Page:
OTTAWA — Canada needs to take control of the wheel during the development and testing of self-driving cars on Canadian roads in order to prepare for the rapidly approaching shift to autonomous vehicles or risk falling too far behind the technological revolution, says a report.
The study, released Monday after months of hearings, warns that a government strategy is needed now to avoid the conflict and confusion that surrounded the arrival of ride-hailing services such as Uber and Lyft.
"Frankly it was shocking how unprepared we were [for Uber],” Senator Dennis Dawson told a news conference.
Senators are worried Canada might fall too far behind the technological revolution if a plan for autonomous vehicles isn’t in place.
The report recommends giving the privacy commissioner greater reach over how car companies use drivers' information, including whether companies can monetize personal information, and giving federal cybersecurity officials a bigger role over protecting the new technology from hackers.
The committee also says the government must invest more in its own research of self-driving cars to deal with questions of safety, such as how to ensure a driverless car safely navigates a snow-covered road.
The chairman of the committee says government action must be stronger than in the United States, but must also strike a balance to prevent spilling over into the private sector.
"We're not trying to stifle progress, and we can't," said Sen. Dennis Dawson.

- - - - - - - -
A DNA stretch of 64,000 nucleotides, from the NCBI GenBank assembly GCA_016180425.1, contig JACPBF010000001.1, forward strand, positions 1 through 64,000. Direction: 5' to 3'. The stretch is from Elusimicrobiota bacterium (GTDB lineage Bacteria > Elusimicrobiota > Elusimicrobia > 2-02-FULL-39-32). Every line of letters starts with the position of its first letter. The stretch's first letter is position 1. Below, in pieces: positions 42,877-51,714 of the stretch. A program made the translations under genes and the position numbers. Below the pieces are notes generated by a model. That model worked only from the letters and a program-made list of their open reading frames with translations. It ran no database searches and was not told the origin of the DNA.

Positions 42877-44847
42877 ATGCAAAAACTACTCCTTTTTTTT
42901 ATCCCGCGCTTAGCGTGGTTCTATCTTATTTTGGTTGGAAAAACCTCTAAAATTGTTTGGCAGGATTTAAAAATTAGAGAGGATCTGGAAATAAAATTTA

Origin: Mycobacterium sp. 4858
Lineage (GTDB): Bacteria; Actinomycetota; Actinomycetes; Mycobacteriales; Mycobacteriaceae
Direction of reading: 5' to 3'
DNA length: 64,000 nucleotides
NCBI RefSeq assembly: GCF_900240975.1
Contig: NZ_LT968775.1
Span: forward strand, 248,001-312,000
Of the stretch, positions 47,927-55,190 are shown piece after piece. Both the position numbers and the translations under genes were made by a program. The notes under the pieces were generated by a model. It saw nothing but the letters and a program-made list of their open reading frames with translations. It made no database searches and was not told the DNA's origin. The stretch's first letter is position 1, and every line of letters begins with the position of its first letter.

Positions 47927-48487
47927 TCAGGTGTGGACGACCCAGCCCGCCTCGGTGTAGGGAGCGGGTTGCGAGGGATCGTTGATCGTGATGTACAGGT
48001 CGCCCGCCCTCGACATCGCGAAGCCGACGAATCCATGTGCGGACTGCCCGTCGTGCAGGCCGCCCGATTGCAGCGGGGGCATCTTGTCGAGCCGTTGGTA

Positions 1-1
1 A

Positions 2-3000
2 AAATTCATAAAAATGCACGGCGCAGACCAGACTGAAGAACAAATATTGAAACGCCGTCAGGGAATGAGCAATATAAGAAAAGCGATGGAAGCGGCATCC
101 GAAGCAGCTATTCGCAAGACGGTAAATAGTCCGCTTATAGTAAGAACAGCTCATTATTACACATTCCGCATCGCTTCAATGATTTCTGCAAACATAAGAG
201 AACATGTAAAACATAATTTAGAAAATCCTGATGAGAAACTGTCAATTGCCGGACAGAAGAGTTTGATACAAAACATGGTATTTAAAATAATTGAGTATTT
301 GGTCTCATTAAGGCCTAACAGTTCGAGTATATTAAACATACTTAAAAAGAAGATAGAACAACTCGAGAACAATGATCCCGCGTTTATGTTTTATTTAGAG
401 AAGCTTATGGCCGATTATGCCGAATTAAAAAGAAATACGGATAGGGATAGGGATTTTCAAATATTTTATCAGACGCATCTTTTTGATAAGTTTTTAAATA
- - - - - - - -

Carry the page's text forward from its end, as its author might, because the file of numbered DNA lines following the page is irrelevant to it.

"The Americans ... believe that we should trust enterprise, and I believe that we should trust enterprise, but the government in Canada has a more interventionist role and we want them to be able to plan on how they're going to be using that power."
The report by the upper house's Transport and Communication Committee outlines 16 recommendations for a "robust plan" to maximize advantages of automated technology while addressing the risks.
Key among them is a call for a joint approach by two federal departments – Transport Canada and Innovation, Science and Economic Development – now seen as working at cross purposes on issues of safety and technical change.
"One witness suggested the federal government is trying to move forward with one foot on the gas pedal and one foot on the brake pedal," the report says.
Vehicles are a federal responsibility while roads fall under provincial jurisdiction. So, the report also suggests that Transport Canada work with the provinces and territories to develop a "model provincial policy" for autonomous vehicles.
Other recommendation address the need to protect the privacy of vehicle occupants whose every move in autonomous vehicles will be charted, and to defend vehicles and networks from cyberattacks.
The report also calls on governments to step up retraining and support for workers who could lose jobs in what Senator Patricia Bovey called "a great paradigm shift" that will disrupt sectors across the economy.
The Canadian Automobile Association welcomed the recommendations, noting in a statement that "the report highlights the two key long-term benefits of [automated vehicles]: significantly fewer injuries and deaths on the roads, and increased personal mobility for seniors and the disabled."
The Canadian Press contributed to this report.